Matchmaking—finding the fit between a student and a college—is one of the best ways to ensure a less stressful, more successful college process. When you find colleges where you could be happy and successful, that fit your budget (or where you’re likely to receive need- or merit-based aid), and where your chances of admission are strong, you set yourself up to have many great college options from which to choose. Matchmaking puts you in charge of your college process.
But matchmaking doesn’t work in reverse.
“What is Harvard looking for?”
“Would Northwestern want me to go to a summer program or get a part-time job?”
“Will my chances of getting into Chicago be better if I declare a major in math?”
Questions like those come from students attempting to matchmake in reverse. They want to change themselves to fit the colleges they like instead of finding schools they like that already fit.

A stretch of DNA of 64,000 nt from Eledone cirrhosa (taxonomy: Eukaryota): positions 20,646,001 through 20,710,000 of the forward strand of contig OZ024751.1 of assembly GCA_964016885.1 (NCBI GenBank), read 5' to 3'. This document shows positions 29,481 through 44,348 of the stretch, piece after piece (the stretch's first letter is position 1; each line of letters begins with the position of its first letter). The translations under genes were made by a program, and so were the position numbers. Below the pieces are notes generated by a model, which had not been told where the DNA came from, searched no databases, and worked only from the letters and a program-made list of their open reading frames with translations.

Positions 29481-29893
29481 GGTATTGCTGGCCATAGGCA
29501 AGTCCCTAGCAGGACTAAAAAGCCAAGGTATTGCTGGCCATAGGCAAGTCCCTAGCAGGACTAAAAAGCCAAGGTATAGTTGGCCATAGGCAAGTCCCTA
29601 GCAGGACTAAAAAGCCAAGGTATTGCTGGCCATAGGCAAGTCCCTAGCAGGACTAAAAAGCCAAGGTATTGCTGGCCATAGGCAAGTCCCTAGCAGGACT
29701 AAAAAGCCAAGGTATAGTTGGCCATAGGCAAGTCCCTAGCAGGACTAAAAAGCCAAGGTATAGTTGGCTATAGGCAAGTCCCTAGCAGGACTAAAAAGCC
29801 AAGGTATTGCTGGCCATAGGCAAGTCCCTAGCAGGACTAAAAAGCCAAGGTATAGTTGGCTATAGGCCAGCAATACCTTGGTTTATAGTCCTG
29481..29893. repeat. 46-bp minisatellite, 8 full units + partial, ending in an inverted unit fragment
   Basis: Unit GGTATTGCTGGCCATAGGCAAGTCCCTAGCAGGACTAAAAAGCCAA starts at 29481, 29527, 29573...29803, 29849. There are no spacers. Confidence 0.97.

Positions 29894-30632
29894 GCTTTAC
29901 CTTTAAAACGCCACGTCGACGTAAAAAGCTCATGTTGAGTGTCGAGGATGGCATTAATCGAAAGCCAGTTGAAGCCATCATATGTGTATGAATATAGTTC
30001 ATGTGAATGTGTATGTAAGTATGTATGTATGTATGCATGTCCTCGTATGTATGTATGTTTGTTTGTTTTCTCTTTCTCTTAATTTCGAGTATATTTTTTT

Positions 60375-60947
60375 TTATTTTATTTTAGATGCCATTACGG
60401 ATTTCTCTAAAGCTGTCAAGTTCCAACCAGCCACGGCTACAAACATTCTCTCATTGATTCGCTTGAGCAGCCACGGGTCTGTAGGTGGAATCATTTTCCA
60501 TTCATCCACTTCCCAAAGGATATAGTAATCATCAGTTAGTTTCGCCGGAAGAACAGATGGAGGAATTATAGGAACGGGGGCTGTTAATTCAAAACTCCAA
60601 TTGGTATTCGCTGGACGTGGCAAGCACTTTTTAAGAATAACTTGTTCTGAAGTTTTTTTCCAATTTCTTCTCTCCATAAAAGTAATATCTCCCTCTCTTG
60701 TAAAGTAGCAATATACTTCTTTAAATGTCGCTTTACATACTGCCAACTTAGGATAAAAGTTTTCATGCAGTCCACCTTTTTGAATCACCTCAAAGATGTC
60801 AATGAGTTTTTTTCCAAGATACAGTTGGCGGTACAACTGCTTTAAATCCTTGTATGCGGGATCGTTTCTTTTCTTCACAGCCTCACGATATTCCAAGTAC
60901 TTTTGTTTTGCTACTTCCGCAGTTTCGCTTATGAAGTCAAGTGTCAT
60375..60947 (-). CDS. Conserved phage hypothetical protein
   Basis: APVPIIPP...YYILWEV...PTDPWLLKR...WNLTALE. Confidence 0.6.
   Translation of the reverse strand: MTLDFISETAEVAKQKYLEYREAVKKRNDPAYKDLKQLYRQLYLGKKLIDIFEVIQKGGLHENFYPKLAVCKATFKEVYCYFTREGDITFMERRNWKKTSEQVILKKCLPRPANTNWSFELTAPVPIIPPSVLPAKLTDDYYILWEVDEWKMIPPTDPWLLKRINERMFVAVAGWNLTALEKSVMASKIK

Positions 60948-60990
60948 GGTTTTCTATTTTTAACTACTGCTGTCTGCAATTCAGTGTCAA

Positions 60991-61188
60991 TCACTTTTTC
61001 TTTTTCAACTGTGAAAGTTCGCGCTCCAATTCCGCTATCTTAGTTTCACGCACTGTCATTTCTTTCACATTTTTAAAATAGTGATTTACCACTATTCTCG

I’m not suggesting that students should rest on their laurels. When you work hard to improve your grades, when you raise your test scores, when you make an impact in activities you enjoy—you’re exerting efforts that could add potential colleges to your list and improve your chances of admission at many schools.
But you shouldn’t fundamentally change your interests, your activities, or your future plans just to fit what you think one college wants. Reverse matchmaking isn’t effective or healthy. It gives too much control to colleges and too little confidence to applicants who are left feeling that they don’t measure up just being who they are.
Instead of matchmaking in reverse, make matches moving forward. Challenge yourself. Work hard. Commit to activities that matter to you. Then find colleges that fit who are predisposed to like you just the way you are.